Autism spectrum disorder, or ASD, is a group of neurodevelopmental disorders that can affect the diagnosed in a variety of neurobehavioral ways. Being aware of the symptoms and causes of autism can lead to early possible prevention and intervention.
Types of autism
Those with autism were once diagnosed with the following types: Asperger’s syndrome, childhood disintegrative disorder, autistic disorder, and pervasive development disorder- not otherwise specified (PDD-NOS). While those terms are still understood and accepted, there are new terms that the symptoms are now categorized as. They are as follows:
-autistic disorder associated with language challenges
-autistic disorder associated with intellectual challenges
-autistic disorder due to genetic or environmental factors
-autistic disorder that is connected to a mental, neurodevelopmental, or behavioral disorder
-autistic disorder accompanied by catatonia
Symptoms of autism
Symptoms and specifics might vary from child to child, but there are some that are consistent. Some of the most common symptoms include:
-having a hard time sharing emotions or interests
-difficulties carrying on a two-way conversation
-being fixated on one thing
-needing to follow a very strict routine
-trouble making or keeping eye contact
-repeating movements and motions, or speech patterns
If you notice any of these symptoms, or anything else out of the ordinary for your child that causes concern, speak with their doctor. Regardless of if it is autism or another issue, the earlier it is detected, the better.
The CDC reports that around 1 in 59 children have been diagnosed with autism, and that boys are four times more likely than girls to be diagnosed. For years, the causes of autism have been widely argued. Recently, a study has been conducted on what causes autism. It was completed on over 2 million people in five countries, the results of which might lay these arguments to rest.
Causes of autism
For years, there have been many theories about the causes of autism. The most common and long-lasting of these theories is that vaccinations provided by medical professionals are the cause. Others have included being exposed to pollution.
In truth, no one knows the exact cause of autism at this time. The data just does not provide enough information to say for certain that specific factors are definitely the causes. There are three things, however, that most research agrees on: Vaccines are not the cause, genetics play the biggest role in many cases, and a parent or caretaker’s behavior toward a child does not cause autism.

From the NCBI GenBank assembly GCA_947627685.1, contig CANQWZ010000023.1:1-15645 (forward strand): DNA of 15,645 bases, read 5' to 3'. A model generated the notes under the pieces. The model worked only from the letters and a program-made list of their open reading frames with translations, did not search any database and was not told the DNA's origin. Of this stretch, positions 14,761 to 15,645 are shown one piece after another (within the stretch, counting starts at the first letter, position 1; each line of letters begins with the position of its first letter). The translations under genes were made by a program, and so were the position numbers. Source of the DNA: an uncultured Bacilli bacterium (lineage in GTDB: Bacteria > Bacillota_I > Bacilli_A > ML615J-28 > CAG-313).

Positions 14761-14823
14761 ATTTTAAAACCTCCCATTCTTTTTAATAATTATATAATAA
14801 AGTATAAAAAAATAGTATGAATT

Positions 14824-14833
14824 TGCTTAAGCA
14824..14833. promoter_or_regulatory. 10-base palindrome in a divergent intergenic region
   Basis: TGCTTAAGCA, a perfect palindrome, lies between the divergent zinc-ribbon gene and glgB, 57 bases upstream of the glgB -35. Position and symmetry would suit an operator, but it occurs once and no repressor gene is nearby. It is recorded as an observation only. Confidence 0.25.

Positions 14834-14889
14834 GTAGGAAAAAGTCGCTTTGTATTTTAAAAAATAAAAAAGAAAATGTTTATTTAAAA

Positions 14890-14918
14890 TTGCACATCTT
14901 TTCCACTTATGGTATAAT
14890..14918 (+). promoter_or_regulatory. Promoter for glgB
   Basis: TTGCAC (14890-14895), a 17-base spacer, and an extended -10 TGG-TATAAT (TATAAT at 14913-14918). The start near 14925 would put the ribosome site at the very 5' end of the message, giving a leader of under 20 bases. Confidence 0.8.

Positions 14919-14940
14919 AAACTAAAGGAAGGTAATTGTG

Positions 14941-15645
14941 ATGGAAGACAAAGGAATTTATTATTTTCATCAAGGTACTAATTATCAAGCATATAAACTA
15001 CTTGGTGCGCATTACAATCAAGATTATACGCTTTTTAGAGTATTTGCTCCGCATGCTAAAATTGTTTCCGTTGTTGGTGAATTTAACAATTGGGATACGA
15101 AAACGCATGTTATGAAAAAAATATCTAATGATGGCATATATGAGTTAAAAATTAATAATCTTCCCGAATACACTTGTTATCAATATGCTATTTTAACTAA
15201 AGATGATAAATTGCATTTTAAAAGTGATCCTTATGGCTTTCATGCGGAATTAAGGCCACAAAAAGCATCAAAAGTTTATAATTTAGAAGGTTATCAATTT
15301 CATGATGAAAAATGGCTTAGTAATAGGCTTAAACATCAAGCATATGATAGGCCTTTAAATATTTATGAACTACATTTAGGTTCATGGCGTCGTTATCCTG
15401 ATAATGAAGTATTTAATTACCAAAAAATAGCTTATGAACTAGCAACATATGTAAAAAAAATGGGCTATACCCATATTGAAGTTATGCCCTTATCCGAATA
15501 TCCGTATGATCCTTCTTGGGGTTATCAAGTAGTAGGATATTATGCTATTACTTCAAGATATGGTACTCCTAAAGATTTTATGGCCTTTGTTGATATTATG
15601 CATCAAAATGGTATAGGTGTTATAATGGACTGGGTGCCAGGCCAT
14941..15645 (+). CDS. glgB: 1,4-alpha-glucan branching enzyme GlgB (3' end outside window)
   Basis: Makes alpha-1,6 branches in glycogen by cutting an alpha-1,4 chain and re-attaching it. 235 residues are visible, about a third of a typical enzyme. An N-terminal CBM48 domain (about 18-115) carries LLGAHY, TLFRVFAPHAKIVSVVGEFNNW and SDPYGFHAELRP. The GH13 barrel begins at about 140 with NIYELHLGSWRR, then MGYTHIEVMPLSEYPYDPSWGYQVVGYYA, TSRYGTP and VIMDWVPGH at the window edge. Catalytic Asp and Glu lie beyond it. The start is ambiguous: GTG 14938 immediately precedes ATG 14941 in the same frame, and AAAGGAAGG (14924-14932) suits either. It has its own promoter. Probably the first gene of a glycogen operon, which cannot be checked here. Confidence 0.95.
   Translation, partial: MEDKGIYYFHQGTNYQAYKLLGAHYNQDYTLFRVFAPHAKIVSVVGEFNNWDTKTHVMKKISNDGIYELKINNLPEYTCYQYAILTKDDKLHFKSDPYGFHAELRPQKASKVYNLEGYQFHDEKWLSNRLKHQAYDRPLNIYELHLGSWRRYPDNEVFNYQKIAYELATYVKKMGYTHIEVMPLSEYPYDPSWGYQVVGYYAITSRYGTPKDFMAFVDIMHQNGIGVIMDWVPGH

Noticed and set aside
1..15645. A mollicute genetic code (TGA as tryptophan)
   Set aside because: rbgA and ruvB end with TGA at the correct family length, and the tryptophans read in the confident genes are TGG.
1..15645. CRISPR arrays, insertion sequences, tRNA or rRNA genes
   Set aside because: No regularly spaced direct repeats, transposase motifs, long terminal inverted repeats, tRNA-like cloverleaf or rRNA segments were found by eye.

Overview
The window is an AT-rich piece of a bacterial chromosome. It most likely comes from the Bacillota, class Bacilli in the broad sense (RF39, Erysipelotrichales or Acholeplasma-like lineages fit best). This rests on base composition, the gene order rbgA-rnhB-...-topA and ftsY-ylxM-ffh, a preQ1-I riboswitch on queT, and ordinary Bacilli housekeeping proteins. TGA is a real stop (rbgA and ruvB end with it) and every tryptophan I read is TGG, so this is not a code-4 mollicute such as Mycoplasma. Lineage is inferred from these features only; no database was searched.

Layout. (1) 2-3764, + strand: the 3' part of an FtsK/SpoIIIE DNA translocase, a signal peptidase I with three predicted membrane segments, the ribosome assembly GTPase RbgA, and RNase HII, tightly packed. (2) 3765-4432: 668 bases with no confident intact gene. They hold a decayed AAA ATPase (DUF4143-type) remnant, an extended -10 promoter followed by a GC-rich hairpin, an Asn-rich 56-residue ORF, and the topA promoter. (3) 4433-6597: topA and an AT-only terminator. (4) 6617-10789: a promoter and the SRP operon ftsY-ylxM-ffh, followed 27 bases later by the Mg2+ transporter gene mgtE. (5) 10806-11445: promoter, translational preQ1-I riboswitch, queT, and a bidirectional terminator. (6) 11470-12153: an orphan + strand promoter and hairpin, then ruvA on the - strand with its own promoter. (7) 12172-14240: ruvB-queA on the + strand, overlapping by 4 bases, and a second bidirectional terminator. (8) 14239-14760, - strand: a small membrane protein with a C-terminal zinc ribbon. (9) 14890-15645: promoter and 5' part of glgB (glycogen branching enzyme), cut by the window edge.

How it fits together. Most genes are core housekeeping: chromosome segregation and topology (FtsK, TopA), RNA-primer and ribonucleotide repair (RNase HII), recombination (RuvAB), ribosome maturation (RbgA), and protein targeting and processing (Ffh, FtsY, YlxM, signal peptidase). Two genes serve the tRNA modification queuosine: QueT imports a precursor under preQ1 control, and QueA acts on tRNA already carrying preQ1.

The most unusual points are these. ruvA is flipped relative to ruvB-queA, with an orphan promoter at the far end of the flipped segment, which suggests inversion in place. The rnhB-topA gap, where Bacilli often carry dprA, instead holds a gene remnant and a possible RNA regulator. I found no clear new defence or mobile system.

The results of this study point out how big of a factor genetics play on children with autism. In fact, it shows that around 80% of the risk is due to the genetic information passed along to the child. It is believed that combinations of specific genes that are passed on to the children increase the likelihood of that child developing autism. Unfortunately, the research does not answer a vital question: Which genes put people at the highest risk?
For an answer to that question, additional in-depth research will need to occur, and hopefully it will one day. For the time being, there are other possible causes of autism that are important to know. Other suspected risks include:
- Diet and infection during pregnancy
- Exposure to some medications during pregnancy
- Environmental exposure to heavy metals, chemicals, and toxins
- Being born to older parents
- Having a low birth weight
- Suffering from consistent viral infections
If someone in your family has shown potential signs of autistic behavior, or any of the above suspected risks have occurred, inform your pediatrician. Although these risks do not guarantee that a child will develop autism, it is always best to let the doctor know so they can take the necessary precautions.
Before starting any treatment, one has to be tested and diagnosed. Children are currently screened by their pediatricians. If any signs are noticed, the pediatrician will order further testing. These tests include behavioral evaluation, genetic testing, occupational therapy, and more. A group of people typically performs these tests, and the group includes psychologists, speech and language pathologists, and other therapists.
As of now, there is no cure for autism. There are, however, certain treatments that can help the child and the family. Some of these treatments include:
-cognitive behavior therapy
-social skills training
The type of treatments given will be decided according to the symptoms being suffered. They can help the child lighten the load of their symptoms. Autism does not have to mean a hard life. With these therapies and treatment, the diagnosed can learn to function in daily life.
Therapy and education can also help the family. Without this education and help, it can be difficult for families to live with an autistic child. Therapy can teach parents and other family members how to cope with autistic behavior, take care of themselves in the process, and not feel so helpless in trying to help their child. The parents being calmer and in more control can lower the stress level around the autistic child, so each part of the therapy supports another. Parents may also be taught how to use meditation techniques, weighted blankets, massages, and other alternative treatments.
Living with an autistic child can be challenging, but it is definitely not impossible. Dedication and support can make a very big difference. By educating yourself on the causes and symptoms of autism, you are already setting yourself up for success.